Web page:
Devalued Releases Cassette, Talks Jamiroquai, Sludge, and Holly Hunt

Devalued Releases Cassette, Talks Jamiroquai, Sludge, and Holly Hunt
Ian Witlen

Devalued is one of the newer, younger, and hardest-playing musical acts performing in South Florida. You probably saw Nico Suave singing and playing guitar, Matt Stoyka beating the shit out of the drums, and Conor Barbato breaking his bass at the County Grind showcase at Green Room in July. 

Fun to watch, these 20-year-olds are all based out of Pembroke Pines and Davie. The three left behind their sludge beginnings to regularly blast out more than one intense d-beat show a night. As drummer Matt puts it, "It all went downhill from there, and we got really crappy and ignorant." They may be young, but their self-deprecating humor, honesty about being fans of Jamiroquai, and generally fantastic stage presence make them a group worth following. 

Their cassette-release party takes place next week at Fox's Sherron Inn in South Miami. We spoke to the Broward boys outside Churchill's Pub, and over the intense noise blaring from inside, we chatted about earplugs, Mariah Carey, and crying during sex. 


New Times: [To Matt, drummer] You should wear earplugs.

Conor: I carry around a pill case on my key chain to keep earplugs in, and I constantly get stopped by police officers thinking it's drugs. I have to open it up, like, Dude, it's earplugs.

Matt: It's funny because me and Conor are straight-edge and Nico is impure.

It's good to be straight-edge when you're young, because you can always get fucked up for the rest of your old, sad adult life. You're all wearing band T-shirts. What are the bands and why are you wearing them?

Conor: I'm wearing a Buzzcocks shirt. I love this. It's actually falling apart and I refuse to get rid of it. It's a band I really like. We're all into really different music for the most part. They're just a classic punk band.

What kind of music are you into?

Conor: I'm really into techno rock.

Like Korn?

Conor: No. I've seen Korn. Like, Does It Offend You, Yeah?; and Crystal Castles, Outkast, and the Gorillas. Stuff like I listen to all day, and they don't get it at all.

I thought you were going to say Mariah Carey.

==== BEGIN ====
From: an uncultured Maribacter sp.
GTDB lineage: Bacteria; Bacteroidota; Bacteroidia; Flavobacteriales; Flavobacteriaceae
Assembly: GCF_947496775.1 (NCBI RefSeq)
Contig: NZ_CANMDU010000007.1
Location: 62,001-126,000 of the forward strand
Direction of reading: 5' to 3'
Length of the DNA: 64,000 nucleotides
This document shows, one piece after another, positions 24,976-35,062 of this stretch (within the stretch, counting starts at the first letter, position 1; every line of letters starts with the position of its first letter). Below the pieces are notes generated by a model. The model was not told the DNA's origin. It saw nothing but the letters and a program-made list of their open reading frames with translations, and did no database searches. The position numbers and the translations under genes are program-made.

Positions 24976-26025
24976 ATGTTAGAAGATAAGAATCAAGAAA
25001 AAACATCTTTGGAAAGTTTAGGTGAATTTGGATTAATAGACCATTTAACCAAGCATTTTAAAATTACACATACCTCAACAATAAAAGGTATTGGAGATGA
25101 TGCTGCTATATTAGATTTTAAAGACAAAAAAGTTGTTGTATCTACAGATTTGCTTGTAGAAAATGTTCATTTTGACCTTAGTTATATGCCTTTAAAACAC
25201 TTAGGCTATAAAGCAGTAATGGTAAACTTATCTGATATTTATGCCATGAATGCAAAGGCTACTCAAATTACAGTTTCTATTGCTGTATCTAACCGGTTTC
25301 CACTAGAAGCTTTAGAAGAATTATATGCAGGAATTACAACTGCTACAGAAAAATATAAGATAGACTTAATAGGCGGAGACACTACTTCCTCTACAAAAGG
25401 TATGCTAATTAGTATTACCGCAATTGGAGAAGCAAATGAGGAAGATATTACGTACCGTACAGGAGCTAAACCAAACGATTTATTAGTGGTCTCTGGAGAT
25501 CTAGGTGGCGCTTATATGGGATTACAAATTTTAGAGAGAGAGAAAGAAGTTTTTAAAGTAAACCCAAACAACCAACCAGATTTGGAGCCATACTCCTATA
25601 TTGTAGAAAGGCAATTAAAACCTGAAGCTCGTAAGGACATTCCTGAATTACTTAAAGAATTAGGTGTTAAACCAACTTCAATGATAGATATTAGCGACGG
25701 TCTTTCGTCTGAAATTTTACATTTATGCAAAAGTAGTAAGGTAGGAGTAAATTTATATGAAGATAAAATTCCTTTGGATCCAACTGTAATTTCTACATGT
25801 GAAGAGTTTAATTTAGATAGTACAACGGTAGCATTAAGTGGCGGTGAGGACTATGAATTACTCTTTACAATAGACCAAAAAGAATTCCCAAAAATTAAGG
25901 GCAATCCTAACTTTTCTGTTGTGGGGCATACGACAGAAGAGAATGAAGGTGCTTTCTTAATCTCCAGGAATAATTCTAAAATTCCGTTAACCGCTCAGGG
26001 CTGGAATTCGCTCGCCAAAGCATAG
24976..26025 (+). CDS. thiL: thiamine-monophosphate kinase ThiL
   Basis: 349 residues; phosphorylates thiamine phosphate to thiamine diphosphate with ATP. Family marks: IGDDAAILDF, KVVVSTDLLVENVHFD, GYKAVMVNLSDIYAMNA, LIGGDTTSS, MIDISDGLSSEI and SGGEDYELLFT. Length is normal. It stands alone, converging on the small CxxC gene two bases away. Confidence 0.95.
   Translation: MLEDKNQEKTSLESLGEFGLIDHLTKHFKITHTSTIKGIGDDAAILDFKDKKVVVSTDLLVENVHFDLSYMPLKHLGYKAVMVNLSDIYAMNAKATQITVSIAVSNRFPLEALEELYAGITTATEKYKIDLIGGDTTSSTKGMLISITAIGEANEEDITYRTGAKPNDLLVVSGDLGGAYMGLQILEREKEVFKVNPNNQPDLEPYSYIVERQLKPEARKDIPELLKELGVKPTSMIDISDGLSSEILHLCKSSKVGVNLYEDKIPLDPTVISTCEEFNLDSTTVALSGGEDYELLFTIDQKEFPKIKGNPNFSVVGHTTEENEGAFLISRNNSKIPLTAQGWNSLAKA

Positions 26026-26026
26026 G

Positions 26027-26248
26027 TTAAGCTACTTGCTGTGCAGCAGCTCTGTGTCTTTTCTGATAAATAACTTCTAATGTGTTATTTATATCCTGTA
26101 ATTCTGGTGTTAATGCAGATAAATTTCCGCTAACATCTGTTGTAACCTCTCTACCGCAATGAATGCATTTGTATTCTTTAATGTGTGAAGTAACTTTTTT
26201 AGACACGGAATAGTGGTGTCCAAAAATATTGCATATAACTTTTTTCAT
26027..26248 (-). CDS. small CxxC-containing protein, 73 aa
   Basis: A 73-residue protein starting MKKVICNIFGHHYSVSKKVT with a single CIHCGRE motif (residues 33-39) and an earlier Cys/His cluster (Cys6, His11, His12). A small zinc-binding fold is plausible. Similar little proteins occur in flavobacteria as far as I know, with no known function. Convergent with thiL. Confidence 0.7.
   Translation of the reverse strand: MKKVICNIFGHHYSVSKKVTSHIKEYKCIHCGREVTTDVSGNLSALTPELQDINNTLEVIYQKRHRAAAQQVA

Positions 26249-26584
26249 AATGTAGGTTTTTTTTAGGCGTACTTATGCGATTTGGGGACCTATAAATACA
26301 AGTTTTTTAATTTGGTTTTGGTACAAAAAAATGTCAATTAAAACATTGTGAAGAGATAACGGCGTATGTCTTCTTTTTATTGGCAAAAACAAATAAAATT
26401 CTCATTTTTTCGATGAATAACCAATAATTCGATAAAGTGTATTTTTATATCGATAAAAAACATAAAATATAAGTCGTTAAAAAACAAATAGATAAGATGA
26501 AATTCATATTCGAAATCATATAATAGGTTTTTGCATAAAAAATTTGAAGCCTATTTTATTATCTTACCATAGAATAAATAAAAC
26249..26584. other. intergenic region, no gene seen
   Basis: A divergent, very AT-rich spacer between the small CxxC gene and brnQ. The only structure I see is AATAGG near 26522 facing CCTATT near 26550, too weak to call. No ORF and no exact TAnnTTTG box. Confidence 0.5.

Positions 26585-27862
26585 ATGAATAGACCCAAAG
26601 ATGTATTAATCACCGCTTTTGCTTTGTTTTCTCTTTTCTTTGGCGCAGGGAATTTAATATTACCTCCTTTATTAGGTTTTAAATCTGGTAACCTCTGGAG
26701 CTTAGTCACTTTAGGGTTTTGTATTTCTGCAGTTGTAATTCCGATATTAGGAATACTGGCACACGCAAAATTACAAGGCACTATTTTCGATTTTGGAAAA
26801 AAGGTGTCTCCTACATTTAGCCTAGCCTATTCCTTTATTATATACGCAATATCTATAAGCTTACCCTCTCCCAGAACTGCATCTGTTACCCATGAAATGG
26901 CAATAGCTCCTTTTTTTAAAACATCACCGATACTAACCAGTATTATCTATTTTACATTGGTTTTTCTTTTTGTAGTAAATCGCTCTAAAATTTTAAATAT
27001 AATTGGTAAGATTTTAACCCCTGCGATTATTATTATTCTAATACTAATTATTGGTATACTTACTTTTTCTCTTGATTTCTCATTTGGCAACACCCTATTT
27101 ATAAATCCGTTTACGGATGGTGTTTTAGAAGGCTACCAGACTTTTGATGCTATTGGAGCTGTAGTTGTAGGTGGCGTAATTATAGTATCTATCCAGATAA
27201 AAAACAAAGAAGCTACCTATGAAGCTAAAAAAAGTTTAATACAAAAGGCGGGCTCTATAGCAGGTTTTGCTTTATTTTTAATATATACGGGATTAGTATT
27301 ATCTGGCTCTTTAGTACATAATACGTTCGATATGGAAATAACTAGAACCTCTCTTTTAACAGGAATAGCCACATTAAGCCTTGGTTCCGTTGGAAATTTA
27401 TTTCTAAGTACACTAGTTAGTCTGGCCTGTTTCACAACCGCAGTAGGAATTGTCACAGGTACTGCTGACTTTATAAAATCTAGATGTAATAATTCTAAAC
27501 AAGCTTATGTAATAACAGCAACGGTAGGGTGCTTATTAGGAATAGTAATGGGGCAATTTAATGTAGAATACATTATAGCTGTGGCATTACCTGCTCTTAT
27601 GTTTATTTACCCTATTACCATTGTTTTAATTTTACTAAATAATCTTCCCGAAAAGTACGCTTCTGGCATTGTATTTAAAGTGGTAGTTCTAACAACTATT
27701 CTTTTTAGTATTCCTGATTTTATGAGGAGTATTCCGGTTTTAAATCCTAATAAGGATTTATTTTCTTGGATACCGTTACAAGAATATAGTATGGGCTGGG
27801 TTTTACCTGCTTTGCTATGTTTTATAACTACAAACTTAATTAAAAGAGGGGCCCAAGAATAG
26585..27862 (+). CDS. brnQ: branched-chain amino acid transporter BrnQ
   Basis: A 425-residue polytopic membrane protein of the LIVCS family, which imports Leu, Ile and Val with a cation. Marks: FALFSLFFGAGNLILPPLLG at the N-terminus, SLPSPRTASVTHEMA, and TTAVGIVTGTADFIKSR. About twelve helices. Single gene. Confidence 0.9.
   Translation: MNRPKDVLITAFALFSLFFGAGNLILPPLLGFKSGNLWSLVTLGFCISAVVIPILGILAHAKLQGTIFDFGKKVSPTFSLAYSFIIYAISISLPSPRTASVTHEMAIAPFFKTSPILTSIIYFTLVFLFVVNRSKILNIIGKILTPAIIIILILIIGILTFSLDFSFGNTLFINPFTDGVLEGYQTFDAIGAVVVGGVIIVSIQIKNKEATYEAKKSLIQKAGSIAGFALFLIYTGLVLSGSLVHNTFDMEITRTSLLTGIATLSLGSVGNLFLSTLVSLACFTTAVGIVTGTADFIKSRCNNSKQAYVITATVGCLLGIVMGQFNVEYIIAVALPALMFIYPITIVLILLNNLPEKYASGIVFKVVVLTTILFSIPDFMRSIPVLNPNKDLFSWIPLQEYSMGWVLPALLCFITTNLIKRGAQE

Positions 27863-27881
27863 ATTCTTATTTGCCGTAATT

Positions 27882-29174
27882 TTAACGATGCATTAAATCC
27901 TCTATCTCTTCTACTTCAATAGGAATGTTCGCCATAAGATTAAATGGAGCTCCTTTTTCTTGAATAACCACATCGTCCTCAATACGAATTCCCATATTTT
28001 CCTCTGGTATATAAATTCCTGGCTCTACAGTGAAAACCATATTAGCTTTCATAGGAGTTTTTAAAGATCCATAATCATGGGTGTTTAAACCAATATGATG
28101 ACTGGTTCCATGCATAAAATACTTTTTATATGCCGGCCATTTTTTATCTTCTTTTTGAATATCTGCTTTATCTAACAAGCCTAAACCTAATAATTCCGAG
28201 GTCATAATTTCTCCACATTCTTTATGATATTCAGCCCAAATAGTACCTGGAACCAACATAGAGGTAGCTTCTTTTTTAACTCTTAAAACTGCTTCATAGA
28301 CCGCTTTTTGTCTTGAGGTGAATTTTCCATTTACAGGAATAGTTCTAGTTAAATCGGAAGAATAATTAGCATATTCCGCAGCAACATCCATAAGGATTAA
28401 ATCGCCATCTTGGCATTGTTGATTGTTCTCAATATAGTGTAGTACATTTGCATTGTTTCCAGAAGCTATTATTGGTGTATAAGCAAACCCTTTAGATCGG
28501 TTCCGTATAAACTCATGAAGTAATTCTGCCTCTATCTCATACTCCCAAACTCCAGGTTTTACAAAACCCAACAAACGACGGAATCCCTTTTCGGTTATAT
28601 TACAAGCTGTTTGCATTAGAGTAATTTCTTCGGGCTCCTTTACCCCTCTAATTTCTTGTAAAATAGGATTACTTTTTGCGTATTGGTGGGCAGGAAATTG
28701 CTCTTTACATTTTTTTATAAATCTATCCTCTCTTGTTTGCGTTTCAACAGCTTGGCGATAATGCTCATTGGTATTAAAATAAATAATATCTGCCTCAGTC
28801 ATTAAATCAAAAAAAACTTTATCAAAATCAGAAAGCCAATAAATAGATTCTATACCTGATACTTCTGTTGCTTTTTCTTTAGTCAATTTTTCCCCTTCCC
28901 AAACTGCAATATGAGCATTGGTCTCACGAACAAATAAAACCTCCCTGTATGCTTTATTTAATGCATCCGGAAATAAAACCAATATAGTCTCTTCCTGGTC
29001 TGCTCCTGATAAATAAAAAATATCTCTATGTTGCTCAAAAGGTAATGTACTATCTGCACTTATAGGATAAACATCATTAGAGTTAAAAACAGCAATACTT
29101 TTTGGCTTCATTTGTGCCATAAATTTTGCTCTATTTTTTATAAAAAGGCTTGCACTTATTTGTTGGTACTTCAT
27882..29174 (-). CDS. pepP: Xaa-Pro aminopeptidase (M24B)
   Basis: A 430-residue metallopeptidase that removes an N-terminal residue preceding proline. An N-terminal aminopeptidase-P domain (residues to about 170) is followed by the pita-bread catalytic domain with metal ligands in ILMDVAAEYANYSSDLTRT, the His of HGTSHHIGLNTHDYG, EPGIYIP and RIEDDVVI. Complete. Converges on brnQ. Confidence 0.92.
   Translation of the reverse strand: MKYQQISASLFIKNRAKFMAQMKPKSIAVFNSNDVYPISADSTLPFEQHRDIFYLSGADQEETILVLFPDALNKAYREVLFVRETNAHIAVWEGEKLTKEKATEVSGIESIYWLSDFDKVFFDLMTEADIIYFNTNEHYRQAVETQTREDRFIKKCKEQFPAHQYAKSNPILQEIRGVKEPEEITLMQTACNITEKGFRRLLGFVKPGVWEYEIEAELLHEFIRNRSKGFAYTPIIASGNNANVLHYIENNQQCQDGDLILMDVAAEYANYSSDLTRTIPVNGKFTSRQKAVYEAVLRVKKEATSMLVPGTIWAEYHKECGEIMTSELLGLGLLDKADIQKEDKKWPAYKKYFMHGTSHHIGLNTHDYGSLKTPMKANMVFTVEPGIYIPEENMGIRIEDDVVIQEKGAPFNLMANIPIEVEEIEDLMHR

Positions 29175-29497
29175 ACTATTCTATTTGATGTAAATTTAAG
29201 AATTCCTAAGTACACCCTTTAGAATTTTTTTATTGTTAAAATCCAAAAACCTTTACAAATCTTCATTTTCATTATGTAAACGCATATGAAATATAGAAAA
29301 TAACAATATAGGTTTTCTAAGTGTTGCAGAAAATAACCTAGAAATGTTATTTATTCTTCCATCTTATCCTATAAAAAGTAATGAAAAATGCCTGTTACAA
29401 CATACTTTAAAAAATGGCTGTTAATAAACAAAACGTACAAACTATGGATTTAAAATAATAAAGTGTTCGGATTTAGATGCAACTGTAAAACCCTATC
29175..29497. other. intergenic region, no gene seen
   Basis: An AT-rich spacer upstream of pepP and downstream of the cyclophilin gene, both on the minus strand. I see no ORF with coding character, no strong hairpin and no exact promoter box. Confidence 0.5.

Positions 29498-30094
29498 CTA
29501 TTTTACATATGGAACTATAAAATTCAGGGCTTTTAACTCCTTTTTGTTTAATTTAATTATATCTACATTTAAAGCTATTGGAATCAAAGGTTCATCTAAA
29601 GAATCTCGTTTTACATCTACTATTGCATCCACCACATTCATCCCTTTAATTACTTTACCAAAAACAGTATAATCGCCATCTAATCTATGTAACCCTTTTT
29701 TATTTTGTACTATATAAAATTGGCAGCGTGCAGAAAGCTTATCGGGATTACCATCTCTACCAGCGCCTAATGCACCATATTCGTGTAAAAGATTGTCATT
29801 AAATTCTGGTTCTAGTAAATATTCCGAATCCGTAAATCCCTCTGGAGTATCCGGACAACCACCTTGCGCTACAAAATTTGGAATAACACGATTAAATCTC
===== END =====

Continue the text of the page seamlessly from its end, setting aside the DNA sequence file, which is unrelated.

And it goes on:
Conor: No, not too into Mariah Carey. Celine Dion, not. Terrible.

 

Matt: I am wearing my Holly Hunt T-shirt -- my favorite band in the 305. I listen to basically the same style that Holly Hunt plays -- droney, stoner sludge music. I've recently been listening to Neurosis, Isis, Sleep. The slower the better. How that influences our music or me, I don't know. I'm the most impatient person; I have to play as fast as I possibly can. I guess it kind of balances itself out. I'm really angry and impatient when I'm playing the drums, always, and I listen to the stoner music to calm me down.

Nico: I'm wearing a Despise You T-shirt. It's this old band. I didn't like them at first. They sort of grew on me. I listen to a lot of music that's out of this world. I like classical music a lot -- I'm a nerd with it. I took all of these classes in high school, and I fell in love with it. I listen to a lot of things that help me sing, easy shit like Bob Marley, which I actually enjoy. I love disco. The Bee Gees and Jamiroquai. I love it.
Devalued Releases Cassette, Talks Jamiroquai, Sludge, and Holly Hunt
Ian Witlen

Conor: I think the band that binds me and Nico is definitely Jamiroquai.

Matt: I hate Jamiroquai.

When I tell people that I like Jamiroquai, they make so much fun of me. I remember when "Space Cowboy" came out. Nobody listens to it anymore.

Nico: He's actually really known in other countries.

Jay Kay?

Nico: He's huge in England. In South America he's huge.

Conor: He's not Auto-Tuned, so no one cares about it.

Nico: The musicians in that band are ridiculous.

Conor: He has the whitest bass player that plays the funkiest shit.

It's respectable that two of you like Jamiroquai and one doesn't. You'd lose all of your street cred as a band if you all liked it.

Matt: I'm going to be straight up -- I'm not hard at all. I listen to hard music, but inside, I'm a fucking pussy. I cry when I fuck.

That'll get you laid. You're working on an album?

Nico: We actually recorded everything for our first release. We're going to do tapes for now, and when we get enough money, we're going to do vinyl. My brother recorded it; he records a lot of bands. Moe. He used to play in Maruta. He's really smart and he knows how to record well in any environment. We actually recorded at his [Matt's] house and it sounds like a studio recording.

Matt: I live in a trailer.